2/01/2021

Higher Ground (1988)

Higher Ground (1988)- * * *

Directed by: Robert Day

Starring: John Denver, Richard Masur, Martin Kove, and John Rhys-Davies









Jim Clayton (Denver) is an L.A. FBI agent who isn't quite On The Edge, but he's getting close. So to prevent getting there, he relocates to Jordan, Alaska to start a new life as a bush pilot. While there, he reconnects with his old buddy Rick (Kove) and his wife and son, and pretty soon, all three are flying the friendly skies with Annakin Airlines. But perhaps things aren't as friendly as they first appeared. 


It seems the nefarious McClain (Masur) has an illegal bootlegging operation running, and Rick gets caught in the middle of it all. So now Clayton must go it alone and find out the truth about McClain, the bootleggers, and just why alcohol is illegal in Alaska anyway. Will he fall on his face...or reach HIGHER GROUND?

Schwarzenegger. Stallone. Seagal. Van Damme. Denver. A pantheon of the action gods, I tell ya. To be fair, Higher Ground is a decent enough TV movie from 1988 that was also a pilot for a prospective show. And pilot is indeed the operative word, as Denver and Kove fly all over Alaska (or is it Canada?) in search of those dastardly bootleggers. 




Because it was made for TV - and this was long before the dominance of cable - it's all pretty tame stuff. There's no real violence, no nudity, and no bad language. Despite what you may have hoped for, John Denver does not shoot anyone in the head. He doesn't go on any drinking benders, killing sprees, Punchfighting tournaments, or anything of the sort. Hell, he doesn't even get involved in any car chases. But there are exactly two scenes of Denver-Fu. That's right, he all but shouts "Rocky Mountain Hi-Ya!" as he beats up some dudes. Now that's entertainment. Those scenes should have been longer. Much longer.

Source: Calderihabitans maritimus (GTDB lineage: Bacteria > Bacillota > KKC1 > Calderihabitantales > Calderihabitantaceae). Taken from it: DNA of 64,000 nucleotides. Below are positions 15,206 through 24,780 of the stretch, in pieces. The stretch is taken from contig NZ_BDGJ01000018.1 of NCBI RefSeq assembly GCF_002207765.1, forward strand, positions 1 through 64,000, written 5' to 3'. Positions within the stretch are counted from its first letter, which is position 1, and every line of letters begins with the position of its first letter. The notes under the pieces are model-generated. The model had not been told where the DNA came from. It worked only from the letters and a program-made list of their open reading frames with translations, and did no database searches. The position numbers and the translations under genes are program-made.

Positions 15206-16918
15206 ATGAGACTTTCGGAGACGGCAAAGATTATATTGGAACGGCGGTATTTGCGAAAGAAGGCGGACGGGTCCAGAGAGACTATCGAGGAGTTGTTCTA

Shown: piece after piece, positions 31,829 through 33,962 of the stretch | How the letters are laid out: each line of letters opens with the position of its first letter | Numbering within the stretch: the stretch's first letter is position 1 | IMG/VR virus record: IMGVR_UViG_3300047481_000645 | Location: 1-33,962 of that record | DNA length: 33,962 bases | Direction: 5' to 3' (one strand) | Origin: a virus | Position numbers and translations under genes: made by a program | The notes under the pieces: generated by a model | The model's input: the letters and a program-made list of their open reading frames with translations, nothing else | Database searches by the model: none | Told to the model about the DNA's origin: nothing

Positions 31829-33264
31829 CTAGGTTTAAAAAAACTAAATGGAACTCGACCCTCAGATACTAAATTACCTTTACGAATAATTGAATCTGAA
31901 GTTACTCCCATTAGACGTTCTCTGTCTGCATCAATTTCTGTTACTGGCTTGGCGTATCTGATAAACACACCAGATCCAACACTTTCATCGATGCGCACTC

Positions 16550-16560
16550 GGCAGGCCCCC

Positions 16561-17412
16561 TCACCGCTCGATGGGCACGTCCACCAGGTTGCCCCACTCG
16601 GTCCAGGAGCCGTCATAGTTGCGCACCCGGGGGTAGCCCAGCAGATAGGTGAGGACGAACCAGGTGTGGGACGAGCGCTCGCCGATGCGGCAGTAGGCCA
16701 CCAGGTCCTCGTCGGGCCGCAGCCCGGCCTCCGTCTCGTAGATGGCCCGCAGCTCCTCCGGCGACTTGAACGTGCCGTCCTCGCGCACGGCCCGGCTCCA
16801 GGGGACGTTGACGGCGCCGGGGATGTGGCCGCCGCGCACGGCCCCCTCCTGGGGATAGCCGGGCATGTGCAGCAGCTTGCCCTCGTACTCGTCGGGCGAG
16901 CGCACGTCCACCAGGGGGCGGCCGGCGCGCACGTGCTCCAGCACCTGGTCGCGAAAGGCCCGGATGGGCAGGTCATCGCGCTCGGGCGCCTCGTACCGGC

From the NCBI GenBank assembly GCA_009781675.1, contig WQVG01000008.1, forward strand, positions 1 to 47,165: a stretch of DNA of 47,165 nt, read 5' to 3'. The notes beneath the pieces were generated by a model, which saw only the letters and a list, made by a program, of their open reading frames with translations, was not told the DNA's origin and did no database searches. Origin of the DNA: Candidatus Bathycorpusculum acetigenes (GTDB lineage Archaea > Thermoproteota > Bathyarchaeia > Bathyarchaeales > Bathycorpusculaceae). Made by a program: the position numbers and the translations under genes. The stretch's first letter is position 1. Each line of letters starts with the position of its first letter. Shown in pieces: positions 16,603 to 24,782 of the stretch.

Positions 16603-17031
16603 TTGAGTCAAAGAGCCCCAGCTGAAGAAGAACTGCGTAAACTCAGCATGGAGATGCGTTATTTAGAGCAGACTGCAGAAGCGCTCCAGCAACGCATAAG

So think Airwolf meets Northern Exposure, maybe with a dash of Wings, but without the humor. But I repeat myself. Hey, we kid Wings because we love Wings (or do we?) 




Anyway, John Denver looks like John Ritter meets Don Johnson. He's glasses-less this time around and he takes time out from his transition from FBI man to plane-flying man with a good ol' country singalong. Apropos of (almost) nothing, at a party, Clayton just happens to whip out his acoustic guitar and he plays the song "Alaska and Me" in its entirety. And the rest of the partygoers all know the words. It was a movie highlight for sure.

Denver is backed up with some solid support - Martin Kove as his buddy Rick was a more than welcome addition, and John Rhys-Davies as Lt. Smight, the Scottish-accented policeman on the case was a nice casting choice as well. 


Richard Masur is another underrated character actor and he brought a lot to the role, which would have been much duller in lesser hands. But, as usual, one of the side characters steals the show. The local restauranteur, named Don, is a friendly, bearded man and he offers all his patrons his specialty of moose burgers. He was a great face and a great presence and we don't even know his name! But kudos to him nonetheless.

While he really should have mowed down many baddies with a machine gun in a Final Warehouse Fight a la Travis Blackstone, what we get is a nice, decent, middling affair that would have been perfect for the PAX channel back in the day. It could have been on after Doc in back-to-back programming featuring country stars turned actors. It should've aired in PAX's 10 o'clock timeslot for a slightly edgier, 'PAX After Dark' kind of vibe.

While it's not exactly unprecedented - Higher Ground is truly the Short Fuse of its day - to see a somewhat unorthodox John Denver taking the lead as a man of action seeking justice (however tepid) - Higher Ground is one of those oddball items that's more than worthy of a one-time watch.

Comeuppance Review by: Brett and Ty

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